On May 25, 2011, Mr. Landrum died from multiple gunshot wounds. Death Certificate [100-6]. On May 27, 2011, Conseco became aware that Mr. Landrum may have died. Def.'s Resps. to Interrogs.[100-26] at p. 2; AWD History [100-2]. Ms. Landrum's grandson, who is Mr. Landrum's former step-grandson, has been charged with murdering Mr. Landrum and is currently awaiting trial. Press Articles [102-15]; Dep. of Patricia Landrum [102-13] at p. 11. Ms. Landrum was not aware that she remained the primary beneficiary of the Policy until she received a letter from Conseco on or around October 5, 2011, requesting that she complete an enclosed claim form and provide a certified copy of Mr. Landrum's death certificate. Letter [100-4]. Ms. Landrum completed the claim form and submitted it to Conseco, along with the certified death certificate, on October 14, 2011.
Because Ms. Landrum identified herself as Mr. Landrum's ex-wife and informed Conseco that Mr. Landrum died due to "gun shots to the head, " Conseco "began an investigation for due proof as to the proper recipient of the funds." Def.'s Resps. to Interrogs. [102-6] at p. 13. Ms. Landrum eventually filed suit against Conseco on January 9, 2012, to recover the proceeds, and Conseco filed an Answer and Complaint for Interpleader on January 19, 2012. Conseco tendered $50, 507.53 to Ms. Landrum on October 1, 2012. Def.'s Resps. to Interrogs. [100-26] at p. 2; Def.'s Resp.  at p. 4.
Ms. Landrum maintains that Conseco has not tendered the full amount owed to her under the Policy and that it has withheld payment in bad faith. Conseco maintains that it has tendered to Ms. Landrum the full amount that she is owed, namely the Policy's "specified amount" of $50, 000.00, plus interest at the rate of 0.75% for a total of $50, 507.53. Correspondence [100-20]. Ms. Landrum contends that she is owed the accumulation value of the Policy, which the parties agree is $6, 786.88, multiplied times 122 for a total of $827, 999.36, plus interest at a rate of four percent compounded annually. Pl.'s Mot.  at pp. 4-5. Ms. Landrum's Complaint advances claims for breach of contract, bad faith breach of contract, negligent misrepresentation, conversion, breach of the duty of good faith and fair dealing, breach of the duty to conduct a timely and through investigation, unjust enrichment, negligence and/or gross negligence, breach of fiduciary duty, and fraud. Pl.'s Am. Compl.  at p. 8, ¶ 23.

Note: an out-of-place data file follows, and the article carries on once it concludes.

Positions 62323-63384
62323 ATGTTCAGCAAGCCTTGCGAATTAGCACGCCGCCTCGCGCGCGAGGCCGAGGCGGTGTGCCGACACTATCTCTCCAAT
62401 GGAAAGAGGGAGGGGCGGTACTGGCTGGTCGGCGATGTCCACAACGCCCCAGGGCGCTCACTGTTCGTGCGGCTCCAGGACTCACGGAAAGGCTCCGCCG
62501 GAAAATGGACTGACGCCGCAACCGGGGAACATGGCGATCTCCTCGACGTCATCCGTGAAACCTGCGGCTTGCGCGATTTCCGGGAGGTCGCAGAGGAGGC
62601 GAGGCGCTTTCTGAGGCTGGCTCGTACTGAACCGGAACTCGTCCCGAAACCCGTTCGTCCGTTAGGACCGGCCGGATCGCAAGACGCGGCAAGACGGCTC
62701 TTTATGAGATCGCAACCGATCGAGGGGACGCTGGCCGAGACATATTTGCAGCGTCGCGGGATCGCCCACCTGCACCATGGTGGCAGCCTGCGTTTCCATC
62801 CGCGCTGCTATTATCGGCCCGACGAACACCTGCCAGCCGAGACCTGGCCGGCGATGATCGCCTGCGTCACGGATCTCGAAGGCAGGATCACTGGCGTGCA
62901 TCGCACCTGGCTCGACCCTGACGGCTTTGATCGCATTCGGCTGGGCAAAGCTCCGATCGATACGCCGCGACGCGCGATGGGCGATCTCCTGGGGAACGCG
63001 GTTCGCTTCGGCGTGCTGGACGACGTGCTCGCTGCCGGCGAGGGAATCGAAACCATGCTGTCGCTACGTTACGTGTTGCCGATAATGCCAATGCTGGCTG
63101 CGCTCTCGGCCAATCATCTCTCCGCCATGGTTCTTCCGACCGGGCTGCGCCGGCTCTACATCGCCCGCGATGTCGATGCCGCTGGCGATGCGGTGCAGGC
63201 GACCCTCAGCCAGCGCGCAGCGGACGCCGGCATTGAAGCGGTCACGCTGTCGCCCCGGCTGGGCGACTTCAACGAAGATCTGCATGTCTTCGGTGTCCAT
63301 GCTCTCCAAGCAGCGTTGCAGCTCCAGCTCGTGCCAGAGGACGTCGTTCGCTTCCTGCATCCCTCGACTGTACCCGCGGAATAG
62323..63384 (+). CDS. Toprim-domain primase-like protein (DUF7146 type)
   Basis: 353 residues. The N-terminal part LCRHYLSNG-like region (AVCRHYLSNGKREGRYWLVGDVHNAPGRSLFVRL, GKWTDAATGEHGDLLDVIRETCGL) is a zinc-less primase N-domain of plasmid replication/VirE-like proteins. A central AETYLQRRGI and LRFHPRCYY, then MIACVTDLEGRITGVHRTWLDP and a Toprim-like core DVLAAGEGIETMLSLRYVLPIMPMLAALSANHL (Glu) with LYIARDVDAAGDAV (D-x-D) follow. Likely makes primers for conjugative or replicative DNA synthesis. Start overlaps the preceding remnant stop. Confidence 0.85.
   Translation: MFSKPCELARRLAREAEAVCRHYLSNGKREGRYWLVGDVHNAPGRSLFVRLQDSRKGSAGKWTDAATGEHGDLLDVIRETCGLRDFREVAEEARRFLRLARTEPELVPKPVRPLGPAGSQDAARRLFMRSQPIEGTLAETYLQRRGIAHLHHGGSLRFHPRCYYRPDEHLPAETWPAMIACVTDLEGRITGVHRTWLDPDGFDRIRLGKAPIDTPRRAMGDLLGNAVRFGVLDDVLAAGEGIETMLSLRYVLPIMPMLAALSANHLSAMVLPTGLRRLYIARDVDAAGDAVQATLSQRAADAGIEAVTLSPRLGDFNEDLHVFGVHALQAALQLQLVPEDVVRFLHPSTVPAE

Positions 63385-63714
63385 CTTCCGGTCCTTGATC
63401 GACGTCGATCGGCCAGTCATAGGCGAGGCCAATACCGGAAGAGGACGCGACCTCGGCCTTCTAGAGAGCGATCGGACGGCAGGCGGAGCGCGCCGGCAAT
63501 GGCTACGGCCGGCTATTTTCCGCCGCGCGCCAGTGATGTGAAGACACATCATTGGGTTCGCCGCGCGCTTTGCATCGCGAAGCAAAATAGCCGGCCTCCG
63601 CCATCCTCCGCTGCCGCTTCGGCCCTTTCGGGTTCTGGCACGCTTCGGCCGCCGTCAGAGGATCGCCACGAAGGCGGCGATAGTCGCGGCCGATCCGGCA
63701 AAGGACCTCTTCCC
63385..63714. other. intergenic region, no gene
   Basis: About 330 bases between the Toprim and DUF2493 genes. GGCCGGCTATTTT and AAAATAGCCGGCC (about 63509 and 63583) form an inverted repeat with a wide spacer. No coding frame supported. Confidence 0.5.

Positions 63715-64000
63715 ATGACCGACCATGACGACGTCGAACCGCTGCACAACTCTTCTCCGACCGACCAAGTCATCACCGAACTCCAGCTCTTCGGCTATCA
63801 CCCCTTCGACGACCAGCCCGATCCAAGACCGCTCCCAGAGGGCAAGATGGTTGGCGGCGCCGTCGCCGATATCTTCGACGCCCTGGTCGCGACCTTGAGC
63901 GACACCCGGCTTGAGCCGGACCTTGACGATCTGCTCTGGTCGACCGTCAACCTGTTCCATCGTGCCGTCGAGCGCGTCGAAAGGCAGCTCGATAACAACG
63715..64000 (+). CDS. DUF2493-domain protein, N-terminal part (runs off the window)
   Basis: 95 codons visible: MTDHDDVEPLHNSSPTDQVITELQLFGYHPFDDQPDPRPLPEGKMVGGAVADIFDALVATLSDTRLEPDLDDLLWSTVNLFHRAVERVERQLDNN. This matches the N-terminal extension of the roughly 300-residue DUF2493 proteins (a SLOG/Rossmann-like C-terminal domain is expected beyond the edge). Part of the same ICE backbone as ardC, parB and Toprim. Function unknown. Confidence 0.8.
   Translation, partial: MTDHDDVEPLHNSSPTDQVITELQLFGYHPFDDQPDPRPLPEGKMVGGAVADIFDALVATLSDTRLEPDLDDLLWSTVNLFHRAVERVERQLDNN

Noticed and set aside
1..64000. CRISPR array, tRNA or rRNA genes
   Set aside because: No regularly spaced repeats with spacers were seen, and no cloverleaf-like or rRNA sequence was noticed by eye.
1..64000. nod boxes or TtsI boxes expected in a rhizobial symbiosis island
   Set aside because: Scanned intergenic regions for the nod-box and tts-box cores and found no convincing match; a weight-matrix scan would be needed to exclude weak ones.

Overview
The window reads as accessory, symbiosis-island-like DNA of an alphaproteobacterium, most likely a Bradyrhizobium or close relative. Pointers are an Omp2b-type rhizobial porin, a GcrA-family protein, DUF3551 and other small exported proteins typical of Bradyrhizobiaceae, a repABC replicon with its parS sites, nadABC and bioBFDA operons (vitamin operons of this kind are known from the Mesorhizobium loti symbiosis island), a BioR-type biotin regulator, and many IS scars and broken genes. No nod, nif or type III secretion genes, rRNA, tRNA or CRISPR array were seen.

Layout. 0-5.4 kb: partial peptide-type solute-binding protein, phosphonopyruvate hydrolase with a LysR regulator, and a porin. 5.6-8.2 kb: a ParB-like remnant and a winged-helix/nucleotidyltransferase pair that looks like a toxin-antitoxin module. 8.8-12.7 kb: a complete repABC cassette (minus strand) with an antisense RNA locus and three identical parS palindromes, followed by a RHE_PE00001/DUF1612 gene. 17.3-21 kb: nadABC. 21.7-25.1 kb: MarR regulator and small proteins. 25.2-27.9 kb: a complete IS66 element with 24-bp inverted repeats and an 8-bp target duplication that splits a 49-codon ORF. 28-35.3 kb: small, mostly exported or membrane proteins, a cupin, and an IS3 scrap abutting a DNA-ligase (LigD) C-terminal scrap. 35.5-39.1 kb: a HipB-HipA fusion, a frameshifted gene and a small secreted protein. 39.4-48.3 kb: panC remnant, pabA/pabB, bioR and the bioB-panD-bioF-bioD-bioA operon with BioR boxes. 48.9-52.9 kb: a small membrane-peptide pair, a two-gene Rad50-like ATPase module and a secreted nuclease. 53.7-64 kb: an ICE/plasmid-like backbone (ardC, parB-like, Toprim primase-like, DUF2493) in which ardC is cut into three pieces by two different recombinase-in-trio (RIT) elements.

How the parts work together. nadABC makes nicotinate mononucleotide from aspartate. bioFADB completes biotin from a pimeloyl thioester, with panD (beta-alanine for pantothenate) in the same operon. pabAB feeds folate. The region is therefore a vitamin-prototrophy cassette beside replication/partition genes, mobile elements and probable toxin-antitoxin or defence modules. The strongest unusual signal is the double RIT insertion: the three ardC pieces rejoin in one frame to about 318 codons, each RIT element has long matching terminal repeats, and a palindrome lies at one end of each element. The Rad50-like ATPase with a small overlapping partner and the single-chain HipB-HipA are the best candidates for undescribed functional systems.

A. Ms. Landrum's Motion  for Partial Summary Judgment and Conseco's Motion  for Summary Judgment
1. Standard of Review
Federal Rule of Civil Procedure 56(a) provides that summary judgment is appropriate "[i]f the movant shows that there is no genuine dispute as to any material fact and the movant is entitled to judgment as a matter of law." FED. R. CIV. P. 56(a). "A fact is material' if its resolution in favor of one party might affect the outcome of the lawsuit under governing law. An issue is genuine' if the evidence is sufficient for a reasonable jury to return a verdict for the nonmoving party." Hamilton v. Segue Software, Inc., 232 F.3d 473, 477 (5th Cir. 2000)(citing Anderson v. Liberty Lobby, Inc., 477 U.S. 242, 249 (1986)). The purpose of summary judgment is to isolate and dispose of factually unsupported claims or defenses. Melton v. Teachers Ins. & Annuity Ass'n of Am., 114 F.3d 557, 560 (5th Cir. 1997)(citing Celotex Corp. v. Catrett, 477 U.S. 317, 324 (1986)).